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Canada’s airline market on the path to consolidation. Will prices change?

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After entertaining new entrants for several years, Canada’s airline market is once again on the path to consolidation, raising the likelihood of higher fares and fewer flight options.

Since May, newer low-cost carriers Swoop and Lynx Air have disappeared from the skies and WestJet has scooped up Sunwing Airlines.

The latter two made up 37 per cent of seat capacity on direct flights to sun destinations and 72 per cent from Western Canada last year, according to an October report from the Competition Bureau. It said eliminating the rivalry between WestJet and Sunwing would likely suppress competition around the sale of vacation packages.

“We’ve lost 40 per cent of the players in the space of the last 12 months,” said John Gradek, a lecturer at McGill University’s aviation management program.

“The question is, are we done?”

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The shrinking airline tally could mean less service and higher prices, particularly in the West and smaller markets across the country.

“The fewer competitive entities you have in Canada, the less pressure you have to be price-competitive,” Gradek said.

Air Canada and WestJet have strengthened their grip on the domestic market over the past year, even as rival Porter Airlines rapidly expands in a bid to become the country’s third major airline.

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Canada’s two largest carriers commanded 79 per cent of domestic traffic this month versus 74 per cent a year earlier, statistics from aviation data firm Cirium show.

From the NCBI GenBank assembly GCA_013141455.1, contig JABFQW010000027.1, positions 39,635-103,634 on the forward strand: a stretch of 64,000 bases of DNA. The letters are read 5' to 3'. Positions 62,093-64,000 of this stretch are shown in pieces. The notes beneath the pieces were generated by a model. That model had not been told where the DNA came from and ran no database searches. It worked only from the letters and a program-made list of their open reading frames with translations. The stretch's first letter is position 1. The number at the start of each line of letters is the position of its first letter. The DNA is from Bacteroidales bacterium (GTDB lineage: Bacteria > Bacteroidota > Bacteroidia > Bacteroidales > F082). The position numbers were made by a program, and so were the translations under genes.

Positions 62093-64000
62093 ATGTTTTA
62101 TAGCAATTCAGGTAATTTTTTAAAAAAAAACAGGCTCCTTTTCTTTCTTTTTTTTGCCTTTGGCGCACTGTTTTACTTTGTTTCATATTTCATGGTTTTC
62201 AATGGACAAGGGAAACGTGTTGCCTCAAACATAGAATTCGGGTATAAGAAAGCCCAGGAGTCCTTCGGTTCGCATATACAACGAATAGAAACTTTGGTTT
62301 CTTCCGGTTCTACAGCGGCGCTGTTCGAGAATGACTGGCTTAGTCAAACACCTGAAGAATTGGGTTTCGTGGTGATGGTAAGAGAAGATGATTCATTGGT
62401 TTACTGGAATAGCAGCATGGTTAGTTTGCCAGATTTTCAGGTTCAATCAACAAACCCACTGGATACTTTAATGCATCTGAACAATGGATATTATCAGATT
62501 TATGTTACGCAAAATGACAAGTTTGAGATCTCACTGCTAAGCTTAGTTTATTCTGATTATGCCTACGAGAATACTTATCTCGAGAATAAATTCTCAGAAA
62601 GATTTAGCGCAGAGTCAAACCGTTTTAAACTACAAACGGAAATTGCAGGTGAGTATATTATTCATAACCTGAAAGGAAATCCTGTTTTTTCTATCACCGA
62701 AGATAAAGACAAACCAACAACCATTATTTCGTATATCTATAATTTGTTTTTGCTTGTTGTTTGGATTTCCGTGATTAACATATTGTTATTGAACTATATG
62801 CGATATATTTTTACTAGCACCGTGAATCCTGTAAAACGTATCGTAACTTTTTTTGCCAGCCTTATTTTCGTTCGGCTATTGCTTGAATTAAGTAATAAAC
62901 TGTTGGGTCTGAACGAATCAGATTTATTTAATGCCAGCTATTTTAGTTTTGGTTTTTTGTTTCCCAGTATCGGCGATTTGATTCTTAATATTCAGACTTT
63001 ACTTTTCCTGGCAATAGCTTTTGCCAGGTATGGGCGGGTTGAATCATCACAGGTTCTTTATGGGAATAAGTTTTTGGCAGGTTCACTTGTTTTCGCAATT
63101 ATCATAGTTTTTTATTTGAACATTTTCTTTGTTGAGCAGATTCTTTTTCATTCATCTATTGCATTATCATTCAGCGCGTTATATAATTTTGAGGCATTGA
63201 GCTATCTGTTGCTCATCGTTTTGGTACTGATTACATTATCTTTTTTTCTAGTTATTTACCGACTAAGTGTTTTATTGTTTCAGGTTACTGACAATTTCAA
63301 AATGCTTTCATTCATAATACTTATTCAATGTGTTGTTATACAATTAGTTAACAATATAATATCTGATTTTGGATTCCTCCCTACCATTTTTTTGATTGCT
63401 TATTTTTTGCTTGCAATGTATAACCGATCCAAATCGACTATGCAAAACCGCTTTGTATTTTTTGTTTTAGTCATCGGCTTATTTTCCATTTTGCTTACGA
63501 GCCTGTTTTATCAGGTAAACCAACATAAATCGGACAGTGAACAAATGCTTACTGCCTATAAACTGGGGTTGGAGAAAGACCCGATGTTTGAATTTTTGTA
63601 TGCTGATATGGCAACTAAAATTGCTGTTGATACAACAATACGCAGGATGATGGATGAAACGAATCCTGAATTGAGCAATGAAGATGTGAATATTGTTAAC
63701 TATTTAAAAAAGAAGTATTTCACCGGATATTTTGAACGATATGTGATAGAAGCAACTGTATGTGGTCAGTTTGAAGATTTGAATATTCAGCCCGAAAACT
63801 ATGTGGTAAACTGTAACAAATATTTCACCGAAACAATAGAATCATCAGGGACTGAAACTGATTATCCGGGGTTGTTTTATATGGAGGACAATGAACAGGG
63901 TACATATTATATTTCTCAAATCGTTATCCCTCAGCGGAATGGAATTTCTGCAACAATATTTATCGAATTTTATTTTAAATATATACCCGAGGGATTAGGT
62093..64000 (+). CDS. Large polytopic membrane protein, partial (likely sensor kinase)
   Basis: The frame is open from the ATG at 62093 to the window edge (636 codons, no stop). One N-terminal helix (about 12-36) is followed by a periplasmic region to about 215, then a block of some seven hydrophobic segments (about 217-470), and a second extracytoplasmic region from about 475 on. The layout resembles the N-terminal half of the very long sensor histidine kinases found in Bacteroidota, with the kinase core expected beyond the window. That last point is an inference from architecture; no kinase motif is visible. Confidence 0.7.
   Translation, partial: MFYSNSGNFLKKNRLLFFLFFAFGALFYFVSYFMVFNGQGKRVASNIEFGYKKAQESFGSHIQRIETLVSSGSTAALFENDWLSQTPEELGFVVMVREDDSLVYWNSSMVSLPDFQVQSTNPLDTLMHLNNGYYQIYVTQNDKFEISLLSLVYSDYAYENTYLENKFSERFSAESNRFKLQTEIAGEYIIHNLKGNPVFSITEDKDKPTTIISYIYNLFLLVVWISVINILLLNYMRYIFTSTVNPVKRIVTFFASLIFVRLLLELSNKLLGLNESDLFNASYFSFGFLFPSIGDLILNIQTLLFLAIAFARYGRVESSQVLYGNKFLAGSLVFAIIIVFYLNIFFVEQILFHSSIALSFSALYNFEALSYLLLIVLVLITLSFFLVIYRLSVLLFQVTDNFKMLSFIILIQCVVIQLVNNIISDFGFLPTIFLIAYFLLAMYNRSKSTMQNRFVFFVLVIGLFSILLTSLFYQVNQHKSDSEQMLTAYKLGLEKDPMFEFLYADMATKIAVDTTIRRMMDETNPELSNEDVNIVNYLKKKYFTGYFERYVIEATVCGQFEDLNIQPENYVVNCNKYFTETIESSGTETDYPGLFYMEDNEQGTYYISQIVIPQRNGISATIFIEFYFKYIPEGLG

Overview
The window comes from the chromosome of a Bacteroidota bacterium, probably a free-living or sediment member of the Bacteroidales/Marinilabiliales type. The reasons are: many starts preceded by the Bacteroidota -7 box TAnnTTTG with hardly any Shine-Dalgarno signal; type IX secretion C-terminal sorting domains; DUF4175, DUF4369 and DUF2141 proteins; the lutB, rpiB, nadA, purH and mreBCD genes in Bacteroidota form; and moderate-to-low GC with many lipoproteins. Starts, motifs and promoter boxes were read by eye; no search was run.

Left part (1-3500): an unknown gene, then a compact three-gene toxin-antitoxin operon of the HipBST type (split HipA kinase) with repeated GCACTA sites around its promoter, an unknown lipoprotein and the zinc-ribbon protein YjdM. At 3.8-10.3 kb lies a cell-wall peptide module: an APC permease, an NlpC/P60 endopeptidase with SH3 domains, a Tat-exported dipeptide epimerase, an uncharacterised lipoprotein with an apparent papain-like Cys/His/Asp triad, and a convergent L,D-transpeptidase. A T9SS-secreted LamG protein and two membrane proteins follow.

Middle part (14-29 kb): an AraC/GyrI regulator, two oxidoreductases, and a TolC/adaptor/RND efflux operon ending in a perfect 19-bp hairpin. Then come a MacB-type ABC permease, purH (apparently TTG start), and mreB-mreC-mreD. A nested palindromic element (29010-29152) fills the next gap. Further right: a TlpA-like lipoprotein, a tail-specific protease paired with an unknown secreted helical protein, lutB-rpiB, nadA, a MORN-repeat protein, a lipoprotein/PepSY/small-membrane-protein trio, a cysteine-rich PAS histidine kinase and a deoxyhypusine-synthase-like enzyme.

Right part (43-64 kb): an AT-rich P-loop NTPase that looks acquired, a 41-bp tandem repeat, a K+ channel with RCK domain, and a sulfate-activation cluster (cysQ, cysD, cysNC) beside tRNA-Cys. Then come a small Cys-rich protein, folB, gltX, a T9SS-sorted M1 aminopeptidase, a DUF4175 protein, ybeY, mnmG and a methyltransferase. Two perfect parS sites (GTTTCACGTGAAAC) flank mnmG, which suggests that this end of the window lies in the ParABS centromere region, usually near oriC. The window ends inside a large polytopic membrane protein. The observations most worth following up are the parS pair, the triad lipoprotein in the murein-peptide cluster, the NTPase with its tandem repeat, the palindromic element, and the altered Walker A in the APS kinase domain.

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The diminishing set of operators coincides with a nearly seven per cent decrease in domestic flight volume between March 2023 and this month, though that may be due in part to a renewed focus on international trips.

While big cities remain amply served, smaller ones have fewer options, which can also result in higher prices and, when things go awry, stranded passengers.

The Edmonton-Winnipeg route saw flight numbers plummet 82 per cent to 44 in December from 242 in December 2019 after Air Canada and Swoop ceased to ply it. Only WestJet remains, and it makes less than half as many trips per month as it did four years earlier, according to Cirium.

Between Calgary and Saskatoon, flight figures fell by over 50 per cent to 349 in December from 702 in December 2019, now that the airspace between Alberta and Saskatchewan’s biggest cities is served with non-stop flights by WestJet only — Air Canada pulled out over a year ago to shore up further east. In the same period, the average price of a ticket on the route rose 27 per cent, Cirium data reveals.

Ironically, the COVID-19 pandemic that hammered the travel industry opened the gate to new entrants. And now that business is booming again, ownership is concentrating.

“In recessionary periods, there’s a lot of airplanes suddenly on the market at a low cost,” said Barry Prentice, director of the University of Manitoba’s transport institute.